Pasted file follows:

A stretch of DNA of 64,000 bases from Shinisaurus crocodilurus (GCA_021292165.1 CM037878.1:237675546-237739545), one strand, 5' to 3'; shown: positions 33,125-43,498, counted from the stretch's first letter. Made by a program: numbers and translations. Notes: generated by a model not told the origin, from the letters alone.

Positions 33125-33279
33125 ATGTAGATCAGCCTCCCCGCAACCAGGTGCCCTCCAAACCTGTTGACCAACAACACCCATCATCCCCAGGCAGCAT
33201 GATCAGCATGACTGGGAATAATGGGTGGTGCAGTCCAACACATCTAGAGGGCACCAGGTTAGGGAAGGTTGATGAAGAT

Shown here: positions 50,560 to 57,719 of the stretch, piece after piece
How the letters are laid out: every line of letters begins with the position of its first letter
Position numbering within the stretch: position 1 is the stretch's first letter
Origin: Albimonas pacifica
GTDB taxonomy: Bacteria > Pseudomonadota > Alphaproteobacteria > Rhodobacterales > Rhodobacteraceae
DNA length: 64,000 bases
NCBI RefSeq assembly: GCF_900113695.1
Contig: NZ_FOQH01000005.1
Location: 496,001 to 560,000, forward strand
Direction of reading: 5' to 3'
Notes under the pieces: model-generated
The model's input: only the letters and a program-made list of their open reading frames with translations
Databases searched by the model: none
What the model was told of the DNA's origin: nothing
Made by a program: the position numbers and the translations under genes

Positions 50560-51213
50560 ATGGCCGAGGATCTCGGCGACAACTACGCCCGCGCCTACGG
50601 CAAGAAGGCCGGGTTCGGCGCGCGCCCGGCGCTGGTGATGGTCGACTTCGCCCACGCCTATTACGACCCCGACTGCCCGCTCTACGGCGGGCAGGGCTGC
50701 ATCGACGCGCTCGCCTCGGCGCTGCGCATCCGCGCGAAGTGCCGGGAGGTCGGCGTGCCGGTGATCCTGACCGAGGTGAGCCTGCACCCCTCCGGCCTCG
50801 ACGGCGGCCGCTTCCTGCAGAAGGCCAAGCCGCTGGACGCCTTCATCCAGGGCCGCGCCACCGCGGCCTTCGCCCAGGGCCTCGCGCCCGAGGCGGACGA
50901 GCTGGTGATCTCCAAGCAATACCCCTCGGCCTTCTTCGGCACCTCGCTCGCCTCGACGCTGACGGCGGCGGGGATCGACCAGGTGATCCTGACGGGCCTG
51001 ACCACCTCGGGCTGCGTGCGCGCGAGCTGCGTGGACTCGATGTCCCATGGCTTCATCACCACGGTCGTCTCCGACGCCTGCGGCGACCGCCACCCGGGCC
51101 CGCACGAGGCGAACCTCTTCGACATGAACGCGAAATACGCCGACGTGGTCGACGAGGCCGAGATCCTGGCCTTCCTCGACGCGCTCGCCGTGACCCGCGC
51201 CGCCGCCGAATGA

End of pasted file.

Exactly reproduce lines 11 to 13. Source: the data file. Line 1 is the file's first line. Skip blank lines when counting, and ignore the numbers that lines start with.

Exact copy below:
NCBI RefSeq assembly: GCF_900113695.1
Contig: NZ_FOQH01000005.1
Location: 496,001 to 560,000, forward strand